Dolk is an extremely delightful and articulated figure which is composed of 80 joints. It is realistic and very aesthetic. Also very expensive ($320) and available in a low quantity in stock, it is only for sale on the creator’s website. But its possibilities of movements are so incredible that if you have the possibilities to get it, do not hesitate.


Rx01 is unique by its size 11 inches at decent price, you can find it on Asia Emarket.

Posted on Leave a comment

The great wave of Kanagawa, a Hokusai masterpiece.

The great wave of Kanagawa is a masterpiece in japanese Ukyoe art, in art in general and particularly in Japan. Contrary to most famous painter in Western countries, such Van Gogh, Hokusai was very famous in his living time. Numerous biographies surrounds his life, and an animation movie introduced his daughter’s life explaining what it was to be the progeny of the master of Ukyoe.

The Great Wave off Kanagawa (or The Great Wave) is a woodblock print. Hokusai published it between 1829 and 1833 in his series Thirty-six Views of Mount Fuji. This series of landscape depicts the mount from different locations and in various seasons and weather conditions. It is his most famous work and one of the most celebrated piece of Japanese art in the world.

It is also one of the most reproduced and recognized artwork in the world thanks to the Meji Restoration in 1868. Japan became open to imports from the west and many pieces of art came to Europe and America. It influenced many western artists and helped them to better understand Japanese art. This is more true for a lot of western impressionists such as Manet, Monet, Van Gogh and “Art Nouveau” artists like Toulouse-Lautrec.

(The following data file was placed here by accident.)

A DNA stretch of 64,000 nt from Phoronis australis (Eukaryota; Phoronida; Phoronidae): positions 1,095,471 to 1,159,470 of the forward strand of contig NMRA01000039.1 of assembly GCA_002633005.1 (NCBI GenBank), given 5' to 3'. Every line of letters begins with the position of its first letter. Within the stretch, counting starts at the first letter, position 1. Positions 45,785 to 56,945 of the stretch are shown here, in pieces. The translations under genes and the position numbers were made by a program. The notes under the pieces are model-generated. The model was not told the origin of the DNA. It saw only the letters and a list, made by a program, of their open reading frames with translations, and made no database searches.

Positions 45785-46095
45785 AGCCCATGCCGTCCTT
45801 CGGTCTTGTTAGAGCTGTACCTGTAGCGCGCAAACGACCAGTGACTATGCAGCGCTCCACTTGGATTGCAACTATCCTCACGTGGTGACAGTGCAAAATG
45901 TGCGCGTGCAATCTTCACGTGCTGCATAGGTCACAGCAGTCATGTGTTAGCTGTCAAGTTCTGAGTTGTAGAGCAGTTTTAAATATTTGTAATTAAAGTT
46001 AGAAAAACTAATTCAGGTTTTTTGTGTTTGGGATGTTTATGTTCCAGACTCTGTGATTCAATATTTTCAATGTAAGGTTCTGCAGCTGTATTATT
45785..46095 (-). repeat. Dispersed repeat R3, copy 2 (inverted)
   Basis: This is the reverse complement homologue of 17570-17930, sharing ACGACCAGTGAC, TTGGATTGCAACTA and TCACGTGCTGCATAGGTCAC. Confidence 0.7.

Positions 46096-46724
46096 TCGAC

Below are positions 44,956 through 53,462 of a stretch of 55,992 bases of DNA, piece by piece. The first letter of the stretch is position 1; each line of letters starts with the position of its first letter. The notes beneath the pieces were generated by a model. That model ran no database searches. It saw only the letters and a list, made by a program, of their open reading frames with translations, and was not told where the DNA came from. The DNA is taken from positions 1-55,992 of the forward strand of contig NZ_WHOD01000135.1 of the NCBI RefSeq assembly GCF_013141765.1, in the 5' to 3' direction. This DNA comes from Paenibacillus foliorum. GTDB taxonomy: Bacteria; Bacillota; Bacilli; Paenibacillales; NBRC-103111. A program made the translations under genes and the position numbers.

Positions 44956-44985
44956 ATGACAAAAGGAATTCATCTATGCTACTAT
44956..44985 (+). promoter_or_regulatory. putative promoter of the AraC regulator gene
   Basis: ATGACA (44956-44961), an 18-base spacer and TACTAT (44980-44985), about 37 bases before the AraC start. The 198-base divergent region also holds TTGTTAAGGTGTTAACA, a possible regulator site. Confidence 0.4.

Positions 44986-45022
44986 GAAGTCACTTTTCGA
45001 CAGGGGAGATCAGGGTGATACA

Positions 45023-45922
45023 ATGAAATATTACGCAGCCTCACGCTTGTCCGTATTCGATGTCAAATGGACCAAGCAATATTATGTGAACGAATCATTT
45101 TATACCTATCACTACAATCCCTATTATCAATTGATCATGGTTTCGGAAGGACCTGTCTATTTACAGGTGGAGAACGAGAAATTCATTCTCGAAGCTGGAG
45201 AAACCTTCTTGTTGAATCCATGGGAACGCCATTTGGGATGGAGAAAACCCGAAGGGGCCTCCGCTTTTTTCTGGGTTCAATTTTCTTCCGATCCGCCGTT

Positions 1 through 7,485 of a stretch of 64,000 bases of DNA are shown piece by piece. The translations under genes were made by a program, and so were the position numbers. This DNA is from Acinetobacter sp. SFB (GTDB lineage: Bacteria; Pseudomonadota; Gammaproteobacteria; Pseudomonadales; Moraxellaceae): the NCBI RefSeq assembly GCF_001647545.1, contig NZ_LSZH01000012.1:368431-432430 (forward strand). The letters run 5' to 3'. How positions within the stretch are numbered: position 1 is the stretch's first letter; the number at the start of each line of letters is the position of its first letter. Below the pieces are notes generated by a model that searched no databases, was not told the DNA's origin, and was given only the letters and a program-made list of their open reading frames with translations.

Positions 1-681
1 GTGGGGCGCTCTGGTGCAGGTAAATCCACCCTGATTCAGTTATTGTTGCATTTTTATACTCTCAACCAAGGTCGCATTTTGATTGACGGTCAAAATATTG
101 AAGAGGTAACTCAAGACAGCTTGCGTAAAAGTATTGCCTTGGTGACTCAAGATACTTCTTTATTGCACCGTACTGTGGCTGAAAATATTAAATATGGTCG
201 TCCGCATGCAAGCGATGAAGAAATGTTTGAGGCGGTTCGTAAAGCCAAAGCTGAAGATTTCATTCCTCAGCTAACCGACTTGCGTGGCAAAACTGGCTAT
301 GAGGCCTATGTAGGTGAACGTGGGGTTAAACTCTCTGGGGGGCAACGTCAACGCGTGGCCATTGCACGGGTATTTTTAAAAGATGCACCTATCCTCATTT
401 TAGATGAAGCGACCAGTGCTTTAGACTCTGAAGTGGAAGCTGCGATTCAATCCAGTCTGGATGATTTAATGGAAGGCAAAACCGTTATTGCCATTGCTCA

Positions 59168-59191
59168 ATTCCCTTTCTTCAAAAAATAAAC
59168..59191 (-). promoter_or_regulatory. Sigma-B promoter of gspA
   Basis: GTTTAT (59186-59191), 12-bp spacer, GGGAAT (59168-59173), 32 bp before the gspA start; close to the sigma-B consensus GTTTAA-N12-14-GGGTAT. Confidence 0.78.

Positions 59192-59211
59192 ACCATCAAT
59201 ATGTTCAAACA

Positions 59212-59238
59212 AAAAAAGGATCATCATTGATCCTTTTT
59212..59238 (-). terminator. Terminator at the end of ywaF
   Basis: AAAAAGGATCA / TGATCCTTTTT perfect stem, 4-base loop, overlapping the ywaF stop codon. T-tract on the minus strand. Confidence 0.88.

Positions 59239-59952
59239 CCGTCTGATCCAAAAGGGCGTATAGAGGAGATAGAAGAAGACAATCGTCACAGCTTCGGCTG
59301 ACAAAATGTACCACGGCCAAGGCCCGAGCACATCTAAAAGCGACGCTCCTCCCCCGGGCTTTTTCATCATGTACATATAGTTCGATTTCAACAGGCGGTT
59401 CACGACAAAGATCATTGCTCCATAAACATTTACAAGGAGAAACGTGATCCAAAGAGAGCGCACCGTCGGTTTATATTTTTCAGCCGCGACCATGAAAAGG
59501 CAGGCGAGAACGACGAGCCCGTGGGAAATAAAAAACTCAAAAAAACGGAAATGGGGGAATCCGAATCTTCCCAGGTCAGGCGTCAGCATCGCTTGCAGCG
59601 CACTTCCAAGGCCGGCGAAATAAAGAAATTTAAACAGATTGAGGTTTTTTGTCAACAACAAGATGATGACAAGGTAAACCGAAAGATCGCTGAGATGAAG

The image is a Yoko-e, a print in horizontal format which is common for showing a landscape. The original size is about 25 centimeters high by 37 centimeters wide.

It shows three elements: a gigantic wave threatening boats off the coast of the prefecture of Kanagawa (southern Kanto region and part of the greater Tokyo Area) and mount Fuji in the back. Sea is the dominant element of the composition with the representation of a wave which unfolds and dominates the whole scene before it comes down.

It was not the first time that Hokusai created this kind of woodblock. The study of his work suggests that many years of work have been necessary to him for achieving this final print. Two later prints have subjects identical to the Great Wave. A boat is in the midst of a storm and a great wave will devour it.

Kanagawa-oki Honmoku no zu (1803)
Oshiokuri Hato tsusen no zu (1805)

Modern transcription

The Great Wave of Kanagawa were transcript in many supports and reproduced an incalculable number of times. I can be common supports such as canvas, tee-shirts or fans for examples.




The great wave off Kanagawa was many times parodied or recaptured in various forms. Today it is a picture that we encounter in all kinds of different contexts. Like a mix between the great wave and One Piece Universe.